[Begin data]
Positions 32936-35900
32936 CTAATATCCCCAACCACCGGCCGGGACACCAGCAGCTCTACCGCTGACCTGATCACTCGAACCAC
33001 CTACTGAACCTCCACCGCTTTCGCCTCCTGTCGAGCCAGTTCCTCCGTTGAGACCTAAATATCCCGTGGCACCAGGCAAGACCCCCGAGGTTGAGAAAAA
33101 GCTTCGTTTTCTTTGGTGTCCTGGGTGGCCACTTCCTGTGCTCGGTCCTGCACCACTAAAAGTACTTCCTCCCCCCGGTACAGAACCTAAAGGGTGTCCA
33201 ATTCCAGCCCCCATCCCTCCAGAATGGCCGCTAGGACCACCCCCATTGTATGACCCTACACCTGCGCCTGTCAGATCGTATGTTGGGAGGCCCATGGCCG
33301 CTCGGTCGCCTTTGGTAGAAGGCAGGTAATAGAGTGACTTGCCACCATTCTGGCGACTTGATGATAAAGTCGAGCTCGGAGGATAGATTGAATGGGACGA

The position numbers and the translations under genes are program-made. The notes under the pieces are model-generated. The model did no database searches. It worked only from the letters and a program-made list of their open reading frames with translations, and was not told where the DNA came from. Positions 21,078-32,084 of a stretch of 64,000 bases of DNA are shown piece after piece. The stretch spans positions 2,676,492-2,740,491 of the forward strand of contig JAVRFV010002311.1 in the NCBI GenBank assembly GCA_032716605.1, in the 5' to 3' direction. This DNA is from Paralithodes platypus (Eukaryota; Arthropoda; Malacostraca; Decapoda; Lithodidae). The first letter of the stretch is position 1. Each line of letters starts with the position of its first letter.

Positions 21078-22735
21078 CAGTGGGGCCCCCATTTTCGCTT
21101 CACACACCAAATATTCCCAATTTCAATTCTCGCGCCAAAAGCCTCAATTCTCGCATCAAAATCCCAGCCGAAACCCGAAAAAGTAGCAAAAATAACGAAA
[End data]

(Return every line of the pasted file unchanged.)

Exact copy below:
Positions 32936-35900
32936 CTAATATCCCCAACCACCGGCCGGGACACCAGCAGCTCTACCGCTGACCTGATCACTCGAACCAC
33001 CTACTGAACCTCCACCGCTTTCGCCTCCTGTCGAGCCAGTTCCTCCGTTGAGACCTAAATATCCCGTGGCACCAGGCAAGACCCCCGAGGTTGAGAAAAA
33101 GCTTCGTTTTCTTTGGTGTCCTGGGTGGCCACTTCCTGTGCTCGGTCCTGCACCACTAAAAGTACTTCCTCCCCCCGGTACAGAACCTAAAGGGTGTCCA
33201 ATTCCAGCCCCCATCCCTCCAGAATGGCCGCTAGGACCACCCCCATTGTATGACCCTACACCTGCGCCTGTCAGATCGTATGTTGGGAGGCCCATGGCCG
33301 CTCGGTCGCCTTTGGTAGAAGGCAGGTAATAGAGTGACTTGCCACCATTCTGGCGACTTGATGATAAAGTCGAGCTCGGAGGATAGATTGAATGGGACGA

The position numbers and the translations under genes are program-made. The notes under the pieces are model-generated. The model did no database searches. It worked only from the letters and a program-made list of their open reading frames with translations, and was not told where the DNA came from. Positions 21,078-32,084 of a stretch of 64,000 bases of DNA are shown piece after piece. The stretch spans positions 2,676,492-2,740,491 of the forward strand of contig JAVRFV010002311.1 in the NCBI GenBank assembly GCA_032716605.1, in the 5' to 3' direction. This DNA is from Paralithodes platypus (Eukaryota; Arthropoda; Malacostraca; Decapoda; Lithodidae). The first letter of the stretch is position 1. Each line of letters starts with the position of its first letter.

Positions 21078-22735
21078 CAGTGGGGCCCCCATTTTCGCTT
21101 CACACACCAAATATTCCCAATTTCAATTCTCGCGCCAAAAGCCTCAATTCTCGCATCAAAATCCCAGCCGAAACCCGAAAAAGTAGCAAAAATAACGAAA